Oh my god, I made another screen print! Cross the Swamp is a screen print on paper with 5 layers of colors using contact paper as stencils.
I’m totally addicted to the process of interacting with ink, paper, stencils, my hands, water, the wind that blows through the curtain in my room, the sun that shines through the window, and my own breathing while laying down the screen. And most importantly, in the end of all this, I get to hand them out to people who I love and care about. What in the world is better than this!? Hmm…sex? But that’s something else entirely :)
So what does “Cross the Swamp” mean? What is this swamp? I recently read the book Gifts of Imperfection by Brene Brown, who is a love and joy researcher, but before that she was a shame and fear researcher. She said,
In Jungian circles, shame is often referred to as the swampland of the soul. Iâ€™m not suggesting that we wade out into the swamp and set up camp. Iâ€™ve done that and I can tell you that the swampland of the soul is an important place to visit, but you would not want to live there.
What Iâ€™m proposing is that we learn how to wade through it. We need to see that standing on the shore and catastrophisizing about what could happen if we talked honestly about our fears is actually more painful than grabbing the hand of a trusted companion and crossing the swamp. And, most important, we need to learn why constantly trying to maintain our footing on the shifting shore as we gaze across to the other side of the swampâ€“where our worthiness waits for usâ€“is much harder work than trudging across.
So yes, it’s the swamp of shame! How dark. well, we’ve all got it, you’ve got one too. Have you tried crossing it? Or have you crossed it many times? It fracking sucks!
Here’s how I put it all together.
1) Pencil sketch and creating shapes in Illustrator
2) Designing in Illustrator
The final font selected is Kabel LT Standard. It is such a thin, beautiful and elegant font with a nice contrast with big blocks of color.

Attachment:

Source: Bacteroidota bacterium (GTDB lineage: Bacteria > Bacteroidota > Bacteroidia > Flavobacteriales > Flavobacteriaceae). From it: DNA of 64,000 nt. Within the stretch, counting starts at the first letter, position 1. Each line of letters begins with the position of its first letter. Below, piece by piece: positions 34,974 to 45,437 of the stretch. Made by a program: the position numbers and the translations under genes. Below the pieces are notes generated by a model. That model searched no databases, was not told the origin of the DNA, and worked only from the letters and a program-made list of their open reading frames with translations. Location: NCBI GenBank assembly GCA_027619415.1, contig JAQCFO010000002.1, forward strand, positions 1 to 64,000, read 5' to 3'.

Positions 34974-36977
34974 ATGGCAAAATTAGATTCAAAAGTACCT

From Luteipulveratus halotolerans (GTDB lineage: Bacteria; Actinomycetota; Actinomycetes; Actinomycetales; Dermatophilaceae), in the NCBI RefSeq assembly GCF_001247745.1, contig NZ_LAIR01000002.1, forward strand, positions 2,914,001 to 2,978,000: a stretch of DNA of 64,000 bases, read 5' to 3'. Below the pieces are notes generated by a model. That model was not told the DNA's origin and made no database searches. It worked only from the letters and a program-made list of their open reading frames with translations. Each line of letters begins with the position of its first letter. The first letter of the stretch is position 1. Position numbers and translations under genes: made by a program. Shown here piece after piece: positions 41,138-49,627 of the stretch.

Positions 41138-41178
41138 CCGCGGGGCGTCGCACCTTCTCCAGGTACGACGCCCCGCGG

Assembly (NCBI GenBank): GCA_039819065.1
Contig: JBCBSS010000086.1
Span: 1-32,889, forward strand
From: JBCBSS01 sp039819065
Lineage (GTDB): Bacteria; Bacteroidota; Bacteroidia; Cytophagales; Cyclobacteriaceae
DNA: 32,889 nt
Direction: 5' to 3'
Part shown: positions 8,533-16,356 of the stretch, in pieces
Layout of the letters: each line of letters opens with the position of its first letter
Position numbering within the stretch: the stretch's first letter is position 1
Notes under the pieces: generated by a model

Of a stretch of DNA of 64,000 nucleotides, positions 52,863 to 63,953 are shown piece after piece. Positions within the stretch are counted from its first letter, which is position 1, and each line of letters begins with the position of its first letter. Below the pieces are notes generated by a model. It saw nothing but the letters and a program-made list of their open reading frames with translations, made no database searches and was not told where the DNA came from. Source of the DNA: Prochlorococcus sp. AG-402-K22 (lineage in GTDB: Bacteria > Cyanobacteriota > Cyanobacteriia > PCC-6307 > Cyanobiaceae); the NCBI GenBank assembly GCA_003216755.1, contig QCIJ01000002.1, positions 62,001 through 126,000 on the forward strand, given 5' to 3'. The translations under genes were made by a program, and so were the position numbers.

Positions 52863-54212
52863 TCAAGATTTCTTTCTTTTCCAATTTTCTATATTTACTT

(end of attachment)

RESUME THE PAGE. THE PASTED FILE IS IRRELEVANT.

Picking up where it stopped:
3) Layers sequence
Since there are multiple colors which will layer on top or overlap each other, it is important to decide which layer to print first. Usually you’d want to print the lighter color first, then finish off with the darkest color to make sure everything shows through nicely.
4) Cutting stencils
I use contact paper to cut out stencils for each layer.
5) Printing the first layer
The first layer is usually the easiest and really no big deal.
6) Printing the second layer
The second layer was a bit trickier. Since I was using the leftover semi-transparent ink from the last print Twin Heart, I had to tweak the colors and transparency several times to get the right shade. For multiple color layers, registration, which is lining up of each layer, becomes very important and can go wrong a lot of times.
7) Printing the third layer
The third layer, the flowers, was the easier layer since they pretty much just floats on top and doesn’t matter if they line up with anything.
Â 8) Printing the 4th layer
This layer was easier too since it only involves the tree trunk and the text that is kind of far away.
Â 9) Printing the swamp
The swamp is decidedly the main element in the whole composition. The dark color and swirly outline anchors down the whole image.
On the top right area of the swamp there are two white reflections. For this kind of “white out” or “donut hole” you need to cut out those particular shapes and stick it back on the screen to block out the ink.
It is also why on my prints, the O, the A, the R and the P of the text layer all have a black out style, because I was too lazy to put the hole back to the donut you know what I mean :)
One of the toughest things to get right on a multi-colored or multi-layered print is to line up all layers correctly. Here I’m showing the mistakes that I made before I could get them right. For every good print in your hand a number of prints died because of registration or other mistakes. Even more regular printing paper also died for experimentation. They sacrificed bravely for the collective (collectable) goodâ€”the limited edition.
Voila, that’s it for now. Thank you for visiting and I hope you found it useful or entertaining either way. Again thanks to Larry who taught me how to print, and the universe who provides all that’s necessary for this to happen.
Talking about the universe, ask and you shall receive! If you’d like a print from this edition, just let me know :)